Why We’re Here
It’s been a few weeks since we officially started Nomad Fuel and although we’ve touched on it here and there, I realize that we haven’t really shared an explanation for the vision behind Nomad Fuel and why we’re doing what we are. While it may seem obvious to most (what’s not to like about the idea of traveling around the world for a few months right?), there are some subtleties to our motivation that I think should be brought to light. I think it’s also important to acknowledge that my reasons for traveling around the world are slightly different than Shelby’s, which are probably at least sightly different than what would motivate you to do the same. So let’s jump into it, why are we here, or I guess there from your point of view?
I think the easiest way to explain this is to start with a conversation I overheard after hiking the Canyon Trail in Waimea Canyon. After our hike we stopped into the Kokee Tavern for some green smoothies, coffee (not for me) and some live folk music. While banjo picking filled the background, I couldn’t help but listen to an American woman explain to a foreigner the difference between travel tendencies in the States and other countries around the world.
“This is only my second vacation in six years.”
“Because we’re obsessed with work in America.”
Let those two statements sink in a bit longer.
Although she stated this in a way that clearly implied she wanted to travel more, the way she said this did not suggest disappointment. Instead, she used a tone of neutrality and acceptance. As if despite the fact that she was well aware that plenty of people all around the world traveled much more frequently, that this was just how her life was and there wasn’t any decision that she was in control of that could potentially change that. The more I think about it, the more it reminds me of a robot that’s been programmed to understand a certain set of facts or commands and anything outside of those parameters just doesn’t register a response. The sky is blue, adding four plus five gives you nine and Americans overvalue work. Plain and simple.
But here’s the thing… it’s not that simple! The sky is many different colors. I’m talking 50 shades of grey, orange, yellow, red, blue, purple and black (we all saw the eclipse). Hell, I’ve even seen green streaks in the sky a few times (I highly recommend timing your next flight with a sunset). And if you’re willing to slap some parentheses on that bad boy and divide by 0, you can push your limit to infinity. That’s right, you have the power to make an unlimited number of possibilities from absolutely nothing!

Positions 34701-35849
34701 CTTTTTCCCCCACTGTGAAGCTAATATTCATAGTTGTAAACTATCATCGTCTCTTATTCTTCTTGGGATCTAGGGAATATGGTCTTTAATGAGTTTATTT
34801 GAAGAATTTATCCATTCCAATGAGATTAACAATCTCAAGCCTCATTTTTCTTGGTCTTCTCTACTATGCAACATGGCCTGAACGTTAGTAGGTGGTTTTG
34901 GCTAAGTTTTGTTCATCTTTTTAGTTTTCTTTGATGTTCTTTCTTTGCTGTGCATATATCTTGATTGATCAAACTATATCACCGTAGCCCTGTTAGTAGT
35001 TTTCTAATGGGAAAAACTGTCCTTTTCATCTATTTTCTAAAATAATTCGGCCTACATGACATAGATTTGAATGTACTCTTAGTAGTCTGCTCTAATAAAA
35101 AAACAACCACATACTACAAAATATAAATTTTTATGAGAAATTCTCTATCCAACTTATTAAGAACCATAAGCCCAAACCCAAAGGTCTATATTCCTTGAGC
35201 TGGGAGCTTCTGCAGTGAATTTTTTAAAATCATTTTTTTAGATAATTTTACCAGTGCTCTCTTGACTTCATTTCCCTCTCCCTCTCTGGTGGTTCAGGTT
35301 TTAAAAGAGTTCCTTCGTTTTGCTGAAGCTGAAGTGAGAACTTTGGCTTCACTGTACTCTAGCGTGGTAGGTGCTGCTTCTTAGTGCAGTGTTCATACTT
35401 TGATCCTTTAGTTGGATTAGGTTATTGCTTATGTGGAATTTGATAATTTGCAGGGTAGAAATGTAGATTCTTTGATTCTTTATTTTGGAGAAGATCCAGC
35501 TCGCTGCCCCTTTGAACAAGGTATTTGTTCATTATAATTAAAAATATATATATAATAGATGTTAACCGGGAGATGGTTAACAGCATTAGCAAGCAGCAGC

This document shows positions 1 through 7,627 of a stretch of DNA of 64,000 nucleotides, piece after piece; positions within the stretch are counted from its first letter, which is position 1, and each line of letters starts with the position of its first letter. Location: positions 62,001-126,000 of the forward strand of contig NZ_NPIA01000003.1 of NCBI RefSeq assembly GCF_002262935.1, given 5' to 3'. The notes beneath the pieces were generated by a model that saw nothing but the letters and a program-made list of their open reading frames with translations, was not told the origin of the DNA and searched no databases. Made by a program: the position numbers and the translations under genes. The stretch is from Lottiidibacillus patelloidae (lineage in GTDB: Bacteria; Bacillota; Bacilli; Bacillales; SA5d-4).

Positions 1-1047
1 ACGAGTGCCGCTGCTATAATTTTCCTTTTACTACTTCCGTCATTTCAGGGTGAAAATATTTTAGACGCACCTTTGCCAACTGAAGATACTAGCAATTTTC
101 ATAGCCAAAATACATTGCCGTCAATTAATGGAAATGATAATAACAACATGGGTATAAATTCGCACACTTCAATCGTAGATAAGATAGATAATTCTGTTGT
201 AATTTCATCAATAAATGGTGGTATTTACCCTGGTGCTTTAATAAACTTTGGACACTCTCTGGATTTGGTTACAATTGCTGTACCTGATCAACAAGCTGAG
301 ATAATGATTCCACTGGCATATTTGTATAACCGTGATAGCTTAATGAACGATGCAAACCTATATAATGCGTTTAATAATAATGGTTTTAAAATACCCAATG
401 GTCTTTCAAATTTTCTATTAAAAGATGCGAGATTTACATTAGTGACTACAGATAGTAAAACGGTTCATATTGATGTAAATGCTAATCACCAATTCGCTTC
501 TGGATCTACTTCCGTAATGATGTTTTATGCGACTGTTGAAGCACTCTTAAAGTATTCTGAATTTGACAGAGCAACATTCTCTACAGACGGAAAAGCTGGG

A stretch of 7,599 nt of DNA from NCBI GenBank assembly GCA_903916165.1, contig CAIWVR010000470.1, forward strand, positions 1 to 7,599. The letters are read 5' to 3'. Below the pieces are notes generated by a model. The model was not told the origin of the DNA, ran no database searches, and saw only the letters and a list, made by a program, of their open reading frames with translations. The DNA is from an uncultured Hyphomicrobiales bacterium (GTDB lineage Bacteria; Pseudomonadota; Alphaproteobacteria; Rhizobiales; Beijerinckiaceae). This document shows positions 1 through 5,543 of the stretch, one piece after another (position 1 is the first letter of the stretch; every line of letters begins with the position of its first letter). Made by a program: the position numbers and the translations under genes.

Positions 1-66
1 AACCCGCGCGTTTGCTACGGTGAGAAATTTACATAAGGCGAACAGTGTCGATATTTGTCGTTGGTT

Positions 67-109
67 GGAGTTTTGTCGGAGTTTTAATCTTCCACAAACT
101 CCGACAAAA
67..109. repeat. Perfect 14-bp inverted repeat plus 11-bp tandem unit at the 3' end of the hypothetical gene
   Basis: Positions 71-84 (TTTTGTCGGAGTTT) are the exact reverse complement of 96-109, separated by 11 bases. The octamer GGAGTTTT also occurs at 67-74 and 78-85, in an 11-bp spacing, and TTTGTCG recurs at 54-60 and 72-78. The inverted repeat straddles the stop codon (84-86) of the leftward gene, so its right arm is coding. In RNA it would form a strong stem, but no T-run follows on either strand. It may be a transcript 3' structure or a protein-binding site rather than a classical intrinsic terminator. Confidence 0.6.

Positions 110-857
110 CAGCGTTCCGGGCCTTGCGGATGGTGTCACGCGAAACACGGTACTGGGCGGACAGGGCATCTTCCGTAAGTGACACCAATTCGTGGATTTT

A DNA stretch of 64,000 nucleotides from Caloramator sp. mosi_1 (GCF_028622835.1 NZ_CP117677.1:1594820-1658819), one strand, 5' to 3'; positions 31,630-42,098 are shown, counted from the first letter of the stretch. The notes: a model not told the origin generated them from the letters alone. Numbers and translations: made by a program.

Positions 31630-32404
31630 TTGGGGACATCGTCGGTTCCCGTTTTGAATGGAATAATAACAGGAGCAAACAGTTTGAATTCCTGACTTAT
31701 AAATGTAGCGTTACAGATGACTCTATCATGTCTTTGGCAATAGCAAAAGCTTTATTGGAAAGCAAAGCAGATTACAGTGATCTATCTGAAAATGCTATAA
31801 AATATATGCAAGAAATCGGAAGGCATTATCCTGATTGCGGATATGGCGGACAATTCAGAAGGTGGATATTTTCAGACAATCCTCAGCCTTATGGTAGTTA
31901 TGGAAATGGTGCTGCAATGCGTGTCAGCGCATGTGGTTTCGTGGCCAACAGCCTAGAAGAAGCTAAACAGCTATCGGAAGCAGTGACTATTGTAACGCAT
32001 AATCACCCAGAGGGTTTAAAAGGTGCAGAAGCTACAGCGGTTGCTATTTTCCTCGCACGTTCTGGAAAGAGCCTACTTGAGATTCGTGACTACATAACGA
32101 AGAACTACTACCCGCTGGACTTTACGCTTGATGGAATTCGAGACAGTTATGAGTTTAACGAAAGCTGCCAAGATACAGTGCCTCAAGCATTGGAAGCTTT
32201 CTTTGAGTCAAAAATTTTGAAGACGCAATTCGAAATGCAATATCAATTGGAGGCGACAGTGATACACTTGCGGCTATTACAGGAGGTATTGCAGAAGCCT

So no matter where you live, whether it’s America or elsewhere, remember that you don’t have to overvalue your job to become “successful”. Instead, figure out what kind of “success” YOU value and then find the work that can serve as your vehicle to get there. For some that will look like the prototypical American Dream with the two car garage and the white picket fence. For others, it will look like a billion dollars in the bank and a rolls Royce in the driveway. Some may value a career where they travel every month, others may simply define success by being able to pay their bills and surf every day. Whatever success looks like to you, make sure that it’s YOUR version and not somebody else’s.
For a long time, I thought I had an idea of what success looked like for me. I did everything I needed to do to get there and was on the right track by everyone else’s standards. But one day I realized that I was wrong. I was unhappy with where I was at, and more importantly, where I was going. So I decided I needed to make a change and I needed to figure out where I wanted to my life to take me.
To be honest, I still haven’t quite figured out what my own version of success looks like. But I do know what it doesn’t look like. I’ve worked engineering jobs, I’ve pulled 14 hour days on top of 60 hour weeks and I’ve sat in cubicles for hours on end while staring at AutoCAD. I’ve also gone on safaris in the Masai Mara, flyboarded in Dubai, played footy across the globe, climbed mountains on multiple continents, volunteered in new countries, stumbled through foreign languages, met people from all around the world and fully immersed myself in new cultures. One list gives me life, the other drains my soul. One helps me grow, the other makes me fade away.
I can’t fully speak for Shelby, but the reason I chose to pursue this journey is not because I needed to “do it while I still could”. Although I recognize that I may never have as much freedom as I do right now, the goal is for that not to be the case. Instead, I chose to travel for this extended period of time because I believe we should pursue the moments and the work that give us the most enjoyment, regardless of whether or not we know what they will or won’t lead to. I’ve found that the times I’ve followed these paths are the times that I’ve learned the most about what I value.
So that’s why I’m here, to chase the unknown a little further. I’m not sure where exactly will take me (us), but I know that I’ll learn more about the world, it’s people and myself in the process. And hopefully, if I’m lucky, it’ll help me learn a little bit more about what success means to me.